J.D. Salinger, the author of The Catcher in the Rye, witnessed the atrocities of the Second World War firsthand as a soldier. In doing so, the horrors that he saw gave him concerns about his society. The fact that his native society could do such things repelled him. As a result, he began to read about Eastern Philosophy after the war. The eastern principles he learned about were appealing to him, so he decided to model Holden Caulfield, the protagonist in The Catcher in the Rye, after Siddhartha Gautama, who is commonly known as The Buddha. Siddhartha was a Prince whose father hid from him the atrocities of humankind, but when Siddhartha eventually did see poverty, he was dejected. He decided to become an ascetic, a lifestyle where one supplies himself with minimal materials. Eventually Siddhartha achieved enlightenment, and he created the principles of Buddhism. In The Catcher in the Rye, Holden is born into a wealthy family and attends a prestigious boarding school, although he is kicked out early in the novel. Salinger makes Holden’s life very similar to that of Siddhartha Gautama’s. Holden’s story mirrors that of the Buddha’s because poverty and sickness call them into action, they are displeased by the idea that people are not created equally, and they both veer of the path that has been set out for them.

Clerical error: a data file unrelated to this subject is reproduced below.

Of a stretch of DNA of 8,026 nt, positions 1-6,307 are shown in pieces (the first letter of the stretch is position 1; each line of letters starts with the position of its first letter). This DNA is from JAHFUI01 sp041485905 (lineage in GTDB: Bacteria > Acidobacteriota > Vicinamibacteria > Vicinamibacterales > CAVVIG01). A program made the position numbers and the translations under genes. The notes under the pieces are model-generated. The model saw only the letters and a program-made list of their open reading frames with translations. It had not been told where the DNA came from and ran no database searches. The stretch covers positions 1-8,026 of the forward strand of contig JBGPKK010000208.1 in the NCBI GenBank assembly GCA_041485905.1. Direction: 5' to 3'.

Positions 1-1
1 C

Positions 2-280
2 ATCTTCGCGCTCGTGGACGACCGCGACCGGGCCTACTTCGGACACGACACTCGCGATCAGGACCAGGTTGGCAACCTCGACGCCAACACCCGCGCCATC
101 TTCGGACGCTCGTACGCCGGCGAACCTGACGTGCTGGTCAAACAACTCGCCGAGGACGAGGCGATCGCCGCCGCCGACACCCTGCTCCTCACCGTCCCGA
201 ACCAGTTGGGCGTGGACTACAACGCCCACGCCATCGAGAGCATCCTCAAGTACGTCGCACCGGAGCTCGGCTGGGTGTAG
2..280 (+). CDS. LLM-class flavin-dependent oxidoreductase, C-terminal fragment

Holden and Siddhartha come across the unpleasant things in life for the first time in very different ways. Siddhartha is twenty-nine years old when he first sees an old man, after being sheltered for the early portion of his life, while Holden is just thirteen years old when his younger brother, Allie, grows sick and dies. When Siddhartha comes across poverty, it inspires him to devote the rest of his life to trying to end suffering. On the night that Allie died, Holden slept in the garage and, “…broke all of the goddam windows with my fist” (Salinger 39). Holden is irate because he couldn’t save Allie from death, the same way Siddhartha was...
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